I’ve mentioned the Pluses and Minuses of the Thrift Savings Plan (TSP) here many times. I’m on record stating that overall I’m a big fan of the TSP.
Recently, Congress passed regulations that automatically enroll new hires in to ‘age appropriate’ Lifecycle (or ‘L’ Funds) based on employee age. This was done because the G Fund is viewed as being less lucrative or too conservative for most folks. Before we dive head first in to L funds, let’s extoll the virtues of the TSP G Fund.
Here’s why I like the TSP’s G Fund.
1) G Fund has never had a bad day, and it never will.
G Fund has never gone down. Not once. Not even for a few minutes. Not on the worst day of the Stock Market, not on the worst day of the Bond Market. G Fund’s value is guaranteed now and forever by Uncle Sam that it will never drop in value. This is a key benefit, especially if you have belief that Deflation is around the corner. Gold can’t guarantee this, Real Estate can’t guarantee this, the S&P 500 can’t guarantee this, and the Bond Market Index formerly known as Lehman Brothers Aggregate Index can’t guarantee this.
2) You can’t beat the G Fund’s Rate.
At the time of this writing, the G Fund rate is 2.125%. Keep in mind that G Fund has the liquidity of a Money Market Fund- You can buy-in to G Fund or sell all of your G Fund any day of the week, any time you wish. So let’s see what current Money Market Funds are yielding:
Wow, around 1 Percent. That’s pretty good. But wait, there’s a catch- These are promotional rates at a bank. You’re not getting this at brokerage or mutual fund house.
Let’s look at what kind of rates you get inside a ‘real’ brokerage account Money Market Fund, because you can’t clear trades in stocks or mutual funds with Ally Bank or GE Capital Bank. Let’s check some ‘real world’ rates you get inside a ‘real’ brokerage or mutual fund account (this is the same function G Fund replicates inside your TSP). Sample Brokerage Money Fund Rates are:
Vanguard’s Prime Money Fund rate (VMMXX, 0.0%), or
Fidelity’s Money Fund rate (FDRXX – 0.0%).
Well that sucks. I could get that same return shoving money under my mattress.
Ok, let’s work it from the other end. If today’s Money Market Fund rates are effectively Zero Percent, How far out would you have to lock up your money in order to replicate today’s 2.125% return from the G Fund? Or in other words, how much liquidity risk would you have to sacrifice in order to get a 2.125% return in a guaranteed (CD) investment?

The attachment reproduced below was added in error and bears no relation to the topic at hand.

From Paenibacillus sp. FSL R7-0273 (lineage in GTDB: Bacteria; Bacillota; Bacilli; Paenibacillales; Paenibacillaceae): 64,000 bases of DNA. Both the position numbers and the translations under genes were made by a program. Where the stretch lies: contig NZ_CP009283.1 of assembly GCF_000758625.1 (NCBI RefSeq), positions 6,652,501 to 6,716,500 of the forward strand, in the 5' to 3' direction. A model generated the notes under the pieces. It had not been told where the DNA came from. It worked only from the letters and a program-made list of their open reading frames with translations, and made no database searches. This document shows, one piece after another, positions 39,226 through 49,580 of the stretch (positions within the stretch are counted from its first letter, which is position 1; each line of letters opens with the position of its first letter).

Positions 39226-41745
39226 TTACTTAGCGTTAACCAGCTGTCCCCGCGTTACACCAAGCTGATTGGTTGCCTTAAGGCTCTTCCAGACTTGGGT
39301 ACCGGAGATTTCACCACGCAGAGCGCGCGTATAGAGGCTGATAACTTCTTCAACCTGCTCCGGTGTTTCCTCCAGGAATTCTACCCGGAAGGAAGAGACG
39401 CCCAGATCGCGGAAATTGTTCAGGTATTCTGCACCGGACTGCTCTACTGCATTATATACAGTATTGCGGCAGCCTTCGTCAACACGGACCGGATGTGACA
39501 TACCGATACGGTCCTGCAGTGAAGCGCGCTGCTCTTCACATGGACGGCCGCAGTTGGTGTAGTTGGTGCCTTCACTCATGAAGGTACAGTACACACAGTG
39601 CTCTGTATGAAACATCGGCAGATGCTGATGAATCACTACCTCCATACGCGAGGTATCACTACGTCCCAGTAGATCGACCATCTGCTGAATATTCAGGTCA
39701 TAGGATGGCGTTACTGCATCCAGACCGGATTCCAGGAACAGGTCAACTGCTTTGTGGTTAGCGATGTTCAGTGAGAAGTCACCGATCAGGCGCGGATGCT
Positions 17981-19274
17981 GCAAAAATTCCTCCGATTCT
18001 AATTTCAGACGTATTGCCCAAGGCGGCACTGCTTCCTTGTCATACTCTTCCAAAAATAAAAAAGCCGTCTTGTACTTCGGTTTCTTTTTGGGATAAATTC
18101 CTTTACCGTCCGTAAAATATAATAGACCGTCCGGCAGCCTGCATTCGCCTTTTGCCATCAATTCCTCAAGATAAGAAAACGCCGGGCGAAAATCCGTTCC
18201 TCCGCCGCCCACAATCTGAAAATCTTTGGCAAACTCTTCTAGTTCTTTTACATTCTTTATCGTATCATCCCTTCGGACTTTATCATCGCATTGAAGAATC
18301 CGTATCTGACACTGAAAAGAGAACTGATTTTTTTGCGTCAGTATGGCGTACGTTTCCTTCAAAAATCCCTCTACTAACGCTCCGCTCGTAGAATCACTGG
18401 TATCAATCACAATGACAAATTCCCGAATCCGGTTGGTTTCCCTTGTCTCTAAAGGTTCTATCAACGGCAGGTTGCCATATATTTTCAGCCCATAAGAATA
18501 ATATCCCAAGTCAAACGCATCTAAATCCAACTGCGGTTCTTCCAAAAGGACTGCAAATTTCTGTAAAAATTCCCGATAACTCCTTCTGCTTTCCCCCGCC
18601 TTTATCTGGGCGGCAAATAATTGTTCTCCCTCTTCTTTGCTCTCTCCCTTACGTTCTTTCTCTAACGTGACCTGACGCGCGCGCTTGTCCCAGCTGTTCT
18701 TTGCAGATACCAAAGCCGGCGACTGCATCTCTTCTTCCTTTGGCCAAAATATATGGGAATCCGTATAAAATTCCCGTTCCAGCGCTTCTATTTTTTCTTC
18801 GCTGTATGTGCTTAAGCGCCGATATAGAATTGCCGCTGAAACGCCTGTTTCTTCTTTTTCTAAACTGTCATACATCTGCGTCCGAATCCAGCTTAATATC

Per Bankrate.com, the answer is 5 YEARS.
You’d have to lock up your cash for 5 YEARS in an FDIC-guaranteed CD in order to match the risk-free interest rate you can get in the TSP’s Money Market Fund- the G Fund. But wait, you’ve only guaranteed the ‘rate risk’ with the 5-year CD, You’ve sacrificed liquidity (the ability to sell your CD tomorrow) and accepted ‘liquidity risk’ in order to obtain the same return. Or in other words, you’re sacrificing 1826 days of liquidity in the private CD market in order to match the G Fund’s Money Money Market rate of return.
3) TSP is highly likely (but not guaranteed) to beat inflation.
Since its inception in 1987, TSP G Fund has outpaced inflation by 2-to-1.
On a CAGR basis, TSP outperformed inflation by $424 (vs. $208) since 1987. When you have TSP G Fund available as an investment, the conventional wisdom of the financial media that you absolutely MUST invest in stocks in order to outpace inflation is bunk. (Note that TSP is exclusively a tax-deferred account, so the there is no incremental adjustment for after-tax returns).
4) TSP G Fund Cheats and has an unfair advantage over the market.
Well, it’s not really cheating, but it is a unique advantage. By regulation, TSP G Fund is allowed to invest in special Treasury Securities that are exclusively available to TSP. These special Treasury Securities offer long-term (4+ year) yields at very short-term maturities. This is how G Fund gives you the returns of a 5-year CD with the liquidity of a Money Market Fund.
In summary, TSP’s G Fund is the best risk-adjusted return you can obtain, anywhere.
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